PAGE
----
|so all along it's been nothing to do with the mystical significance of bodily fluids - satan's just been trying to save money on ink.|
|some time ago my MD told me that i should take my team out for an evening on the company - as a bonding excercise, or something.
we were two rounds of drinks into an inoffensive evening at an inoffensive bar in clapham, when i learned that most of them 1. had never eaten sushi 2. had never been to garlic & shots.
we put the question to fate, and g&s won the toss, so i made everyone come to soho and eat garlic until it came out of their ears. now i have a bit of a credit card bill to explain to the financial controller tomorrow.
was this wrong?
[ next time they will be eating raw fish at asakusa, which is a very ordinary looking sushi bar near mornington crescent, which i have walked past a hundred times but which is apparently one of the best in london ]
|i've just gotten round to watching scum, which i've had on video for years and years, staring malevolently at me out of the stack of other videos and dvds as if daring me to watch it. and every time i've thought "no, i've had a long hard day, i'll watch some nice comedy and have a cup of tea instead".
well, i'm glad i got round to it. it's impossible not to know the story or the catchphrases - "I'm the daddy now", "Where's ya tool?/What fuckin' tool?" but the power and the drama of the whole thing together, the brutalising atmosphere and the utter mercilessness of the cons and the screws all add up to a really moving film.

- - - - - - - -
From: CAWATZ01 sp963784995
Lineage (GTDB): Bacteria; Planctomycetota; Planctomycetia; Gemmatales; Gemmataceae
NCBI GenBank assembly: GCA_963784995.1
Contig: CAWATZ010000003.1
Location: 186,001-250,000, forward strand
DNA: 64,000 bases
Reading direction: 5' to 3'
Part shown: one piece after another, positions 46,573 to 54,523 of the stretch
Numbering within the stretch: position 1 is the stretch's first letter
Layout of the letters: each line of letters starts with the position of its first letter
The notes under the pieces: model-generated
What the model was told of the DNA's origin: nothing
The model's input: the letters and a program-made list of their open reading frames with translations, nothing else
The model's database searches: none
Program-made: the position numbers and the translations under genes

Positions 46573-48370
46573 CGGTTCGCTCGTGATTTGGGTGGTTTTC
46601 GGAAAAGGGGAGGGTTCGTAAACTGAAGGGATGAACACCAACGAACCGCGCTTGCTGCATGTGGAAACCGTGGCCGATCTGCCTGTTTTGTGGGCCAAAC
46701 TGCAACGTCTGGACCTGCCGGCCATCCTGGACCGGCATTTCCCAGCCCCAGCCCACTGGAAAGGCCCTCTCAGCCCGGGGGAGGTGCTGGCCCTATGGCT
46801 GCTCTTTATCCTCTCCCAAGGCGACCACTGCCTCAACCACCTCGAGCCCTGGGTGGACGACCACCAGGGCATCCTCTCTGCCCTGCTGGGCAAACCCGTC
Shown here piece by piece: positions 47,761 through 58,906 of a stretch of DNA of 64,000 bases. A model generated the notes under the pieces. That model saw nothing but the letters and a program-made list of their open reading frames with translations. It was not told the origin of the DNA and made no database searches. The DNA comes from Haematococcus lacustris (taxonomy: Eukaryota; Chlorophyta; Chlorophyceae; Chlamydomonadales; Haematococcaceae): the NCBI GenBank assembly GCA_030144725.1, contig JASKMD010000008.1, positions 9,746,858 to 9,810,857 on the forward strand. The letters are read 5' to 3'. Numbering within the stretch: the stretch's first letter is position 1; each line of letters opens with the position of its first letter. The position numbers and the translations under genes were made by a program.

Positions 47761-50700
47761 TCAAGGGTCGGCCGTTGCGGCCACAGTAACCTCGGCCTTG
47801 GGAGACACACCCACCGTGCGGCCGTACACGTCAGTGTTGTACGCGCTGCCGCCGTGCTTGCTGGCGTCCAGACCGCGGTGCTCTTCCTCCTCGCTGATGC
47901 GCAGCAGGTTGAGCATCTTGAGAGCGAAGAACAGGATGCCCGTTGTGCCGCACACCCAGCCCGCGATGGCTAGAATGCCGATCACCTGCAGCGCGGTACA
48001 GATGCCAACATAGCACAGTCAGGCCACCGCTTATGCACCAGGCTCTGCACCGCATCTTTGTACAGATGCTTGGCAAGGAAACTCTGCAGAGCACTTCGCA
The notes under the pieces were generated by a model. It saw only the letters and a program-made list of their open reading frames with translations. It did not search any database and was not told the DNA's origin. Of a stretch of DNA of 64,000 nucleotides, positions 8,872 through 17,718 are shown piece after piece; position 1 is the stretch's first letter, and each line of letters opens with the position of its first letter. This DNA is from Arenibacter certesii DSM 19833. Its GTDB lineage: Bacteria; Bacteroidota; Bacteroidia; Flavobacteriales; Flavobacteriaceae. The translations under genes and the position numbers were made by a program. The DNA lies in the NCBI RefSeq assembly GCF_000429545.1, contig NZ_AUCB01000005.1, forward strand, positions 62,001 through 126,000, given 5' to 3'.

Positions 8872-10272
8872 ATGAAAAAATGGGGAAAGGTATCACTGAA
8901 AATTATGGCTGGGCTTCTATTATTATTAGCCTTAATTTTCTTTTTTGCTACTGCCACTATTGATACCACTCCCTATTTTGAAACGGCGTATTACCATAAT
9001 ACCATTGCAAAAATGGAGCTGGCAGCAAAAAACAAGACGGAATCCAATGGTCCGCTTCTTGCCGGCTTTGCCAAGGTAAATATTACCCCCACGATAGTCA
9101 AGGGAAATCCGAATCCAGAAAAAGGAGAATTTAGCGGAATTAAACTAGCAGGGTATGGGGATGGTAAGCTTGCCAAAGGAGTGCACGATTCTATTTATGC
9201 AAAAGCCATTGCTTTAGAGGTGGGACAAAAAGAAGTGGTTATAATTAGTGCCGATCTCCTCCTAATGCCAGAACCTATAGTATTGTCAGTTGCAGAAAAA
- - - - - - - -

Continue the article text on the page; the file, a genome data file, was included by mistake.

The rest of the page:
and it's weird seeing ray winstone so young.
|will anyone i've lent books to please let me know if they still have them and when they intend to return them? i'm in no hurry, it's just that i'm losing track.
i think someone has my "disinformation:: book of lies". i know that bill has the 7 basic plots. mike at work (and this if for my memory as he isn't going to read this) has the illuminatus. tracey has the complete saki.
but there are other gaps on the shelves i can't account for, so if you could remind me, that'd be great.
it's a fucking long way to the lake district. nimstar drove for hours and hours. once we got to grasmere, we checked into the harwood hotel and did a lap round grasmere lake in the dark with torches.
helvellyn to sheffield pike
outline of route
glenridding - birkhouse moor - helvellyn (via striding edge) - lower man - whiteside - raise - stybarrow dodd - green side - sheffield pike - glenridding (grid ref. ny 386170)
total distance 9.6 miles, total ascent 4000 feet, equivalent distance 17.5 miles
a properly good day's walking. striding edge is one of my favourite things in the world.
plan A was
scafell pike, great end, and bowfell from langdale
outline of route
old dungeon ghyll - rossett gill - esk hause - scafell pike - great end - esk pike - bowfell - three tarns - old dungeon ghyll (grid ref. ny 286060)